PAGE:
NEW YORK (CBS 2) — It’s become an annual event, as New York City firefighters spent their Saturday with disabled veterans, helping them prepare for the Tunnel to Towers Run.
Part of their training was to go into a burning building.
Inside a room engulfed in flames and smoke, disabled veterans from Iraq and Afghanistan got a look at what it’s like to be a New York City firefighter.
“These guys risk their lives just as much as we do, so like I say, I have a lot of respect for them,” veteran Luke McDermott said.
Most of the vets inside the FDNY academy, like McDermott, lost both of their legs in either bombings or grenade attacks in Iraq. They’re in town to take part in the Tunnel to Towers Run, a tribute to firefighter Stephen Siller, who was killed on September 11.
“I was only in ninth grade then,” McDermott said. “[9/11] was one of the big reasons I wanted to join.”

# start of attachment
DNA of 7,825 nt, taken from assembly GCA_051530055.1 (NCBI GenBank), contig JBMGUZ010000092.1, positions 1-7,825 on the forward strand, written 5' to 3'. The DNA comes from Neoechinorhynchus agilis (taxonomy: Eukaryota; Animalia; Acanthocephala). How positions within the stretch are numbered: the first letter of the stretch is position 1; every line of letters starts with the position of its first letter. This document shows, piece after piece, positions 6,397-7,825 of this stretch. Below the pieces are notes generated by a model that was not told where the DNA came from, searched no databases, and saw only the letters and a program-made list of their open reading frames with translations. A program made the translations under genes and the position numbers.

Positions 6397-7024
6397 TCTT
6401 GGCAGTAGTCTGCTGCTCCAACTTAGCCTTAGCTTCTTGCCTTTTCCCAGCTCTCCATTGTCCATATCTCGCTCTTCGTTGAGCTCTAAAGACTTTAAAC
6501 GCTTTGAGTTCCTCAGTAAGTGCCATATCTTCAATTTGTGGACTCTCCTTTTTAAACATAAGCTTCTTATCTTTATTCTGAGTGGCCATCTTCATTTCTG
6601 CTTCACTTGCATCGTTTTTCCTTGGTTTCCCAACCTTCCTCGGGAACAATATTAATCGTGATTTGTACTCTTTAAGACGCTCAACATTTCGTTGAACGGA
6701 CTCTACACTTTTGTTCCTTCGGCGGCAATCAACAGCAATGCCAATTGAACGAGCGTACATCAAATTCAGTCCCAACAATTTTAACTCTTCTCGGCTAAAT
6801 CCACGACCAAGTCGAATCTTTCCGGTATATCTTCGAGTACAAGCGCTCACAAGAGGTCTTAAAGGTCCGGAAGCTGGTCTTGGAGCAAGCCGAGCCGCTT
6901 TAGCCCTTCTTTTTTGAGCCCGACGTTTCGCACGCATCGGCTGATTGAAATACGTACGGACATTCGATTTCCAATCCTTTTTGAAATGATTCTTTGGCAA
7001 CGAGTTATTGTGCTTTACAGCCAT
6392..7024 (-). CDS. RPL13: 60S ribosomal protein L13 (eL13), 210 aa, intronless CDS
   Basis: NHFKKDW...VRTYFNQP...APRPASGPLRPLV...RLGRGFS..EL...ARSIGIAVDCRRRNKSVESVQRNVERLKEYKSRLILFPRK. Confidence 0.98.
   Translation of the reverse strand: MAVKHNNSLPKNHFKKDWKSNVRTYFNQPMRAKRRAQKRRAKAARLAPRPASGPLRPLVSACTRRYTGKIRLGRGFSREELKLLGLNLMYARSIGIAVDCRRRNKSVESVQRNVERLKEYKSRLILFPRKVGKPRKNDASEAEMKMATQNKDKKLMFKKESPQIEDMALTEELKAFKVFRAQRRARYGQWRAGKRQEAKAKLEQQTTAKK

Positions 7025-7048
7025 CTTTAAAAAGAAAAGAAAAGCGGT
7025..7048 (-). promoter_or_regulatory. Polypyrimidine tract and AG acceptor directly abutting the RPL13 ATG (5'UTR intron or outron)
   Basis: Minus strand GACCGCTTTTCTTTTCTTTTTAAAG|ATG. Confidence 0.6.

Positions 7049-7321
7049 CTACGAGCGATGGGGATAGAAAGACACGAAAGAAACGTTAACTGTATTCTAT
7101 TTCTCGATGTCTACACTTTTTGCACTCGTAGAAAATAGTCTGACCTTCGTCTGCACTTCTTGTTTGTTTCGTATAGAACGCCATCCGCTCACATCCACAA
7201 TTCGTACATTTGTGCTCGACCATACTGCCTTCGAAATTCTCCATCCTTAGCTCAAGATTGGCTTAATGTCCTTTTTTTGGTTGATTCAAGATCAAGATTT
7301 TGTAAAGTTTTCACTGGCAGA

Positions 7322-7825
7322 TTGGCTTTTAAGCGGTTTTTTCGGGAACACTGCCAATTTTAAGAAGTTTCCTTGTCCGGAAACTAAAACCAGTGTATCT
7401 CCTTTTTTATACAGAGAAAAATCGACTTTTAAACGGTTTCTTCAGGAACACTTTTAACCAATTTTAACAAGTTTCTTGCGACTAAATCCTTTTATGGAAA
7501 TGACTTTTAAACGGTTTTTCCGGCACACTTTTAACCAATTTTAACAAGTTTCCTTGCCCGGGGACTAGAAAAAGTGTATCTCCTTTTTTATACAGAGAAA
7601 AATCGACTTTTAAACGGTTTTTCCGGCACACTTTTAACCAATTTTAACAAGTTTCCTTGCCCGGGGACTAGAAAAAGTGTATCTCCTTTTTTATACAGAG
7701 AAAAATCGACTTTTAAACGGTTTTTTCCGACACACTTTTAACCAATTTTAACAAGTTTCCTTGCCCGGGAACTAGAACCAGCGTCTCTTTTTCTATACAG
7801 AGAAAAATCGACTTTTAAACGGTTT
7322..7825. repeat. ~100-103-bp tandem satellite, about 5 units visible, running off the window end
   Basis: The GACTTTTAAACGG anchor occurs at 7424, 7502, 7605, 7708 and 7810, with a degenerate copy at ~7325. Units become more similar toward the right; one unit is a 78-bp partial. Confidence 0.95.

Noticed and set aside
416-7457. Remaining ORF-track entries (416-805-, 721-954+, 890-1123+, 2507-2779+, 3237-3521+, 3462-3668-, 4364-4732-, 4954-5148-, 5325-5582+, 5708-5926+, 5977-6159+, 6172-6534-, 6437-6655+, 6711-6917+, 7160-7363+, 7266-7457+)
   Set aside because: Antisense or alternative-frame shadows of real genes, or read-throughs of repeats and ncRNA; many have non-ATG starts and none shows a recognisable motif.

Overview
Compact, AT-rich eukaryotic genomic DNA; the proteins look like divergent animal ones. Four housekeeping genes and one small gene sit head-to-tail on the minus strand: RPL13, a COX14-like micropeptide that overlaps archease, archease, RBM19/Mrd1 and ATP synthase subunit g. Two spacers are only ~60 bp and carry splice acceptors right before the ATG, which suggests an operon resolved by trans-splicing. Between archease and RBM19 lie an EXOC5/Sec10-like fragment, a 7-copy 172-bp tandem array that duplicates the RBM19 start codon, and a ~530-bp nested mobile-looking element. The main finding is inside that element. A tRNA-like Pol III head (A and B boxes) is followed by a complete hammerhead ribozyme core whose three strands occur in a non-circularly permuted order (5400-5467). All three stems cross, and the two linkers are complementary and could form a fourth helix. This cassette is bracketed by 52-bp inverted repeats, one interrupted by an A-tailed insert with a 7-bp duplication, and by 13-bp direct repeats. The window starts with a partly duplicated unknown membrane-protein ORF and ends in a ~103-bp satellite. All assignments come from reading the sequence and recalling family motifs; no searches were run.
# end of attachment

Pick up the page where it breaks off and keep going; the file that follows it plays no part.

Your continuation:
New York City firefighters are proud to show the war heroes what their battle zone looks and feels like.
For FDNY Lieutenant Paddy Neville, it’s personal – he served in Iraq.
“I think a lot of us even go through a little bit of guilt that we managed to come back 100 percent and they didn’t,” Lt. Neville said. “We went right, they went left.”
It’s that bond that brought soldiers and firefighters together in that smoky room.
CBS 2’s Christine Sloan geared up to see what the firefighters go through. She went into the smoke-filled room wearing more than 40 pounds of equipment, and it wasn’t easy.
Most firefighters go into a burning building wearing 100 pounds of equipment. For them, the wrong move can make the difference between life and death.
Christine got thrown back turning on the water, but she held on, knowing that everyone along the line depended on her.
“That’s the pressure from the hose line – that’s normal,” Lt. Neville said. “When you were in there, it was dialed down. It’s even worse than that.”
It was tough for Christine in a brief moment during a controlled burn, but for firefighters and soldiers, it’s what they do every day, putting their lives at risk.
“You get injured, and then it’s okay, you just keep going,” Iraq veteran Travis Dodson said.
So, too, does their journey go on, as they prepare for the three-mile trip in honor of a falled comrade.
CBS 2’s coverage of the Tunnel to Towers Run begins Sunday at 11 a.m. Look for live preview reports on CBS 2 News Sunday Morning.